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High school gives all students iPads and somehow it all works out

A young girl holds an Apple iPad on display at Regent Street's Apple store in London, England.

Jeff Bertrang is the principal of Gibbon-Fairfax-Winthrop High School, located in south central Minnesota. When the iPad debuted in 2010, his school decided to make the investment and buy one for each student, about 375 iPads in all. Bertrang wanted his students to have the latest technology but beyond that, he didn't want them to have to go to a computer lab to get it. The tablet purchase was part of a program sponsored by Apple.

Jeff says the program was a success for the most part, enough that they're going to stay with it in the school year coming up. "I think what worked well is teaching strategies, instead of just giving the iPads to the kids, because then it's just a toy," he said. "We had to give the staff hands-on development and training with the iPad to understand how they works and how they related with the kids. A lot of the kids had iPods or iPhones and they understood touch technology, they understood apps. The teachers had to get up to speed on those things, but it doesn't take too long to figure it out."

As for what was a little bumpy, it was, in essence, the TV: "We know that when iPads were first deployed, YouTube is an app that comes with the operating system. But we learned that you don't want to keep YouTube on. So we blocked that or the kids would get lost in terms of their focus."

The first year saw 13 iPads dropped or crushed accidentally, another nine were misplaced or stolen. All were replaced because the students were required to take out insurance policies in order to get the iPads in the first place.

When the story first came out about Bertrang's progam, it was reported as a way of replacing textbooks, but he says that's too narrow a way of thinking. "The myth," he says, "is that textbooks drive what's in classrooms. Textbooks are just resources. The curriculum is what we need to make sure we hit with the kids. We're not focused so much on textbooks as we are on what resources the teachers can find. Through iTunesU, you could be looking at broadcasts of actual video from universities on how heart transplants work, you could talk to college professors about social studies and world history, you could actually face-time or Skype with other people across the globe. The resources are out there to make learning more applicable and real than just a textbook."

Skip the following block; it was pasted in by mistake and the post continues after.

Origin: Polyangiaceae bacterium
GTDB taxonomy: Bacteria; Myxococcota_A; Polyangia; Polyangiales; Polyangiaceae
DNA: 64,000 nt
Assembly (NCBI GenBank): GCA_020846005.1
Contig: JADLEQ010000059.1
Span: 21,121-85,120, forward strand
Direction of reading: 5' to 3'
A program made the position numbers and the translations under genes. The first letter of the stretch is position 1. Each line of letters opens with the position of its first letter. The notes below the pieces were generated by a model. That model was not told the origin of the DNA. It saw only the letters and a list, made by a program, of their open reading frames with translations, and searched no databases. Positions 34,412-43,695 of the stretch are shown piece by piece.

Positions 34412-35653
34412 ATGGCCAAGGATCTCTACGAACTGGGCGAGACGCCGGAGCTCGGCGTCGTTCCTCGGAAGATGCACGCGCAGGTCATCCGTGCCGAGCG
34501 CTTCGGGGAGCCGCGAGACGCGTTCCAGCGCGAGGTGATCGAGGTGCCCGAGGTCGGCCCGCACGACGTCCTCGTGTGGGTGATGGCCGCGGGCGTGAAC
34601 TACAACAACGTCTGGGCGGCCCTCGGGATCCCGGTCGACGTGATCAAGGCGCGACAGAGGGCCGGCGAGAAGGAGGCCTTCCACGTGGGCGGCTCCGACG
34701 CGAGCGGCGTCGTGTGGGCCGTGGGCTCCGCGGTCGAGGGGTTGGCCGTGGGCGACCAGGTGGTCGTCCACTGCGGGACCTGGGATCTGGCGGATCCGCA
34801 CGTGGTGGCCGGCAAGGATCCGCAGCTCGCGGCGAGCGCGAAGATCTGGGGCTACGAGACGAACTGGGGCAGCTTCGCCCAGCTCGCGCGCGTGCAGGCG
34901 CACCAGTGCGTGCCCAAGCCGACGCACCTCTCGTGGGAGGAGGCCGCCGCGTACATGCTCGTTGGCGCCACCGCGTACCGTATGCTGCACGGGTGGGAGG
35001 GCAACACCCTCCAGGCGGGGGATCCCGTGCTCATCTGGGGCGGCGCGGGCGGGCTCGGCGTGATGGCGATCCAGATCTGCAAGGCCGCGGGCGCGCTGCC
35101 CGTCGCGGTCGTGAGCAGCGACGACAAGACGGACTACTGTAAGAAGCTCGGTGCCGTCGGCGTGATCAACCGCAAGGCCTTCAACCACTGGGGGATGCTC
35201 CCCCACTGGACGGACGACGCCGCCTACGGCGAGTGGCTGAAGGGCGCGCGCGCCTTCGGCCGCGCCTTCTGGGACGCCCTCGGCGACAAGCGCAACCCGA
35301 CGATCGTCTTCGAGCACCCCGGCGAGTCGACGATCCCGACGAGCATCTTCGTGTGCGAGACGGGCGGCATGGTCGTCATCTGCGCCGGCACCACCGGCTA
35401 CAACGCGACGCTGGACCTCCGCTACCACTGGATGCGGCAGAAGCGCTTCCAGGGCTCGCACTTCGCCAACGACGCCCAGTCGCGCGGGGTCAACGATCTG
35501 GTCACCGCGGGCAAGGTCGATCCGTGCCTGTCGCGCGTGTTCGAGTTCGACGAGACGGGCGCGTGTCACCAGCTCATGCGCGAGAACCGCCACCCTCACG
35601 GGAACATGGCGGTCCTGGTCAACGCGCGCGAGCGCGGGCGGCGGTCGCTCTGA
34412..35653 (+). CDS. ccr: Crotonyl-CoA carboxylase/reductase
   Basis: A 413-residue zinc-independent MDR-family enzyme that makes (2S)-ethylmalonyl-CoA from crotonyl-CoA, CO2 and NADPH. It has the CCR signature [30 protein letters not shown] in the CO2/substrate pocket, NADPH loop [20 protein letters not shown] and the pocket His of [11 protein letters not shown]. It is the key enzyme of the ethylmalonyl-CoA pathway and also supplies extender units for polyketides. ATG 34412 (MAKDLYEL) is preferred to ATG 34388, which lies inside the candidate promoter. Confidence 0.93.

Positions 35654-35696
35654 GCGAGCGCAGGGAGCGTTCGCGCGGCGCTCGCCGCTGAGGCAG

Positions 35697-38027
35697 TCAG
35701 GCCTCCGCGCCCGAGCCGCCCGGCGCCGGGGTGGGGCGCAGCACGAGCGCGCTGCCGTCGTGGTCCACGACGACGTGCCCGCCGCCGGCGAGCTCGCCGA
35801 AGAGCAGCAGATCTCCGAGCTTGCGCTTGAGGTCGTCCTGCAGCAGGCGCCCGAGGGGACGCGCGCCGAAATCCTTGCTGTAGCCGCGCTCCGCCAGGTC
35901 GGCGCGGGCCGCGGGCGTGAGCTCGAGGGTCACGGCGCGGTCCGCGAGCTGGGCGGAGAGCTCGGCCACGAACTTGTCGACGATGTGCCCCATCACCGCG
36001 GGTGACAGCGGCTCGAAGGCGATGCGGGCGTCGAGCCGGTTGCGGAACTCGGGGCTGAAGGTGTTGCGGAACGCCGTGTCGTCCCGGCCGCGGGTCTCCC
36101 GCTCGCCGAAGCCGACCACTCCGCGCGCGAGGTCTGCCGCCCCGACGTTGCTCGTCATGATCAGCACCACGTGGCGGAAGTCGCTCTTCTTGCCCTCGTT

Bertrang says the presence of the iPads changed the school culture in some surprising ways. "We have a lot less paper being used," he says. "Teachers post on the wiki, the kids download it, work on it and send it back to teacher. What's interesting is kids would coordinate with teachers when they were gone -- on family vacation or at the doctor's office -- they'd still be able to do work. That was a good thing because they're engaged and learning. The down side is kids are more engaged. They're wanting to know instantly -- emailing teachers. Teachers had to put up parameters; they told students no emails after 8 p.m."

About the author

John Moe is the host of Marketplace Tech Report, where he provides an insightful overview of the latest tech news.
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This sounds like a great idea! I would love for Apple to sponsor my school with iPads to bring education to a whole new level. How much longer do you think it will be until this is the norm in schools? I agree with you Tracie that it will be nice for the children to not have to worry about bringing ALL of their books home for homework. This way there is no excuse for the children either!

Why just this school? This is how we're going to stimulate imaginations and transform our schools into the best on the planet once again!!

Beverly MA gave all their kids Macbooks (or made them buy). I think it's a smart move. When I was in school, i had a history book from the mid sixties (this was 1986)

I've heard of medical schools doing this, but this is the first time I've heard about iPads being standard issue for primary education. I'd like to see more districts jump on this bandwagon. Carrying around a 5 pound iPad loaded up with textbook apps sure would be a lot easier on my kids' backs than the 25 pounds of traditional textbooks they carry now.

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